23 October 2016Last updated

Features | People

Ask the expert: I want to lose weight quickly

The first thing you must do before embarking on any radical lifestyle change is see your doctor

Russell Hemmings.
5 Feb 2016 | 12:00 am

I am a middle-aged woman. I am very fat, in fact I am technically obese as I am now over 120kg. So I do know I need to lose weight quickly, but I’m worried that people will stare and make fun of me when I join the gym.

The first thing you must do before embarking on any radical lifestyle change is see your doctor. This is non-negotiable in my book as it might just save your life. This is doubly important for anyone who is obese. Assuming you’ve been given the green light to begin making changes (colleagues in the medical profession will generally suggest a slow and steady approach to begin with, as do I), let’s make a plan.

Ideally it should be kitchen first, gym second. There’s no point exercising while wolfing down mountains of high-fat, high-sugar, processed junk. Begin with a clean slate. Grab a garbage bag and thrown in all the stuff in your kitchen 
that isn’t fresh and is processed. Ask yourself – would my grandparents recognise this as food? No? It’s probably doing you no good at all then.

The word ‘quickly’ is also a concern. You must treat this change in your lifestyle as a permanent one. You aren’t just going on a diet, you’re embarking on a new way of living. You’ll be eating healthily, minding your portion sizes and exercising regularly.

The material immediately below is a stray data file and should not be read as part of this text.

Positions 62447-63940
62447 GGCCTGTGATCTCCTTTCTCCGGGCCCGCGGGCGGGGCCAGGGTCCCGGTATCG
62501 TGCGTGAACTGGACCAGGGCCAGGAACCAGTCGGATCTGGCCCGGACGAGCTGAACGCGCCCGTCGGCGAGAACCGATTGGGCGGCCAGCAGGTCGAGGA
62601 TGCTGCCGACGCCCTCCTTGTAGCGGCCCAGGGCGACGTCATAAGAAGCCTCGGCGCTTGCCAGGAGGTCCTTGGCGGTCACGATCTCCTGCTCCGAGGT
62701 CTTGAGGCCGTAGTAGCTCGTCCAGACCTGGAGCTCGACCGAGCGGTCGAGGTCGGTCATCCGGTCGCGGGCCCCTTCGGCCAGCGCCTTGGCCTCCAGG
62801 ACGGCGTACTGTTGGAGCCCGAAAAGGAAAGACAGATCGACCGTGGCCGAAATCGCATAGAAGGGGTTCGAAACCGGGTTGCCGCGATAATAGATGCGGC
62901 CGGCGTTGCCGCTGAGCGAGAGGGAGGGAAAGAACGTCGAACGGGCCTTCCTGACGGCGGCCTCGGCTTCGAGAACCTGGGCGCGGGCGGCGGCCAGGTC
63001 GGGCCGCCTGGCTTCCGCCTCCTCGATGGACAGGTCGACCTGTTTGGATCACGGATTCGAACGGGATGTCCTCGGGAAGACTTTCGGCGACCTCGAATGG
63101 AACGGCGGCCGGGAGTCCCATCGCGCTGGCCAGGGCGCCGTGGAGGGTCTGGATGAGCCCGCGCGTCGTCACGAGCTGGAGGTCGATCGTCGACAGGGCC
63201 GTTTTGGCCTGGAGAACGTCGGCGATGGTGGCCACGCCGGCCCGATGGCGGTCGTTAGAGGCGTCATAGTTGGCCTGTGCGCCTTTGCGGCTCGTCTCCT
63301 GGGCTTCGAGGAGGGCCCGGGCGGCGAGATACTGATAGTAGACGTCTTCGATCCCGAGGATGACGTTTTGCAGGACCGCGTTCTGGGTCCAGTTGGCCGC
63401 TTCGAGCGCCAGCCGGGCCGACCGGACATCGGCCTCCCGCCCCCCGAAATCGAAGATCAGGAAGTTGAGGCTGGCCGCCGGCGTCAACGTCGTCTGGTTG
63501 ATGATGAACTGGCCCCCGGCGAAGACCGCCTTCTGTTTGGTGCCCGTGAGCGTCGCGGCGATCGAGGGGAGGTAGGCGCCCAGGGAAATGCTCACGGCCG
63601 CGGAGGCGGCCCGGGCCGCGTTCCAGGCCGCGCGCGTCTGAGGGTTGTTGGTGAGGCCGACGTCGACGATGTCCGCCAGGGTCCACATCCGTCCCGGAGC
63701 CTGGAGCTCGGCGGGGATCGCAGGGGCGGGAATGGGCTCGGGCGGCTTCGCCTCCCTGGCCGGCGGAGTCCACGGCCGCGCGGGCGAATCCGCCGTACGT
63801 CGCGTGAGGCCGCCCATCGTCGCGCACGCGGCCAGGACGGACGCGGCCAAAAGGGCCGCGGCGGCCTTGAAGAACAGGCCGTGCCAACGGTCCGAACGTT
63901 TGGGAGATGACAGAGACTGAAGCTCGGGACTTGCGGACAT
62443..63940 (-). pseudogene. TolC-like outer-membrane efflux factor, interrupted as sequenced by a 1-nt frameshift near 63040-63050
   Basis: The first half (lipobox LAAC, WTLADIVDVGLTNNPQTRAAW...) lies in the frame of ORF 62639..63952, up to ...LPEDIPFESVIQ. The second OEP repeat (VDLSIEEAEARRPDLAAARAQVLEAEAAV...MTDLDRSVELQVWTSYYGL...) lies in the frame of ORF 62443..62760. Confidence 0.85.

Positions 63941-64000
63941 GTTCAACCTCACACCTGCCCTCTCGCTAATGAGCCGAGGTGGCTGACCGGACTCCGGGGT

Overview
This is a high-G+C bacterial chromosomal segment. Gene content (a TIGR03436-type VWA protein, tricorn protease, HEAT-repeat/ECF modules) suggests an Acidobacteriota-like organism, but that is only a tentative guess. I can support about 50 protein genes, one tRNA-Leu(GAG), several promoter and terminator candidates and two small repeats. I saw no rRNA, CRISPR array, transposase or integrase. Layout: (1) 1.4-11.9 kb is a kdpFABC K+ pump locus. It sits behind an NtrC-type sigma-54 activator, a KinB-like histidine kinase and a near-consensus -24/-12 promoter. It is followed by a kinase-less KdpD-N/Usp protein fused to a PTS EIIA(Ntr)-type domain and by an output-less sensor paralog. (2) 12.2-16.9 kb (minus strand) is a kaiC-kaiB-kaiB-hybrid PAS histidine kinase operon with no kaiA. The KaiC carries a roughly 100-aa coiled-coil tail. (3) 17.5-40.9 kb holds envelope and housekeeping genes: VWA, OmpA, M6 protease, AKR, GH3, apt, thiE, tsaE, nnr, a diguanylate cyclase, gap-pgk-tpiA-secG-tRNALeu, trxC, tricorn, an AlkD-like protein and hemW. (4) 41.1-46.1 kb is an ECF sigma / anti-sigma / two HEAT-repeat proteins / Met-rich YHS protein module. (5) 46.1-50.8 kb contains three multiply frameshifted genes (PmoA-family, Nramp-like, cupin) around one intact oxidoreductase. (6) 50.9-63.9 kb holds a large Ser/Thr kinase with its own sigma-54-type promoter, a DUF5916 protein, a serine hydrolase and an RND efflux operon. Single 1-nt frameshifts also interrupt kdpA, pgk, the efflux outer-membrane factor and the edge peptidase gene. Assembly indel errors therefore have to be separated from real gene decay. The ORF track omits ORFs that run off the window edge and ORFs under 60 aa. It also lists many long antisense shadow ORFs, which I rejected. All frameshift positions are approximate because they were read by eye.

Moving on to your perceptions of others and what they might think of you – I feel there’s a combination of a confidence issue and an excuse issue at play here. Granted, it’s going to take real confidence to be ‘seen’ for the first time, but… who cares what anyone else thinks? If you do start to suffer ‘perceived humiliation’ ask yourself if this is merely an excuse not to go to the gym.

There’s nothing like a broad smile to disarm the most fervent naysayer. You could also try to seek out like-minded women to share your journey. I recommend buying the correct gear too – not only does it make sense to begin properly, it also shows commitment.

Start a personal diary; write down how you feel, leave notes to the future you. Give yourself confidence boosts; keep reminding yourself of the reasons you want to change, and why you don’t care what others think. And finally, ‘you’ are not 
fat. You ‘have’ fat. There’s a difference, please do not allow yourself to be defined this way.

Got a problem?

Email your queries to

Russell Hemmings.

Russell Hemmings

Life coach, and clinical and cognitive behavioural hypnotherapist. More info: / 04 4273627 / 055 2867275.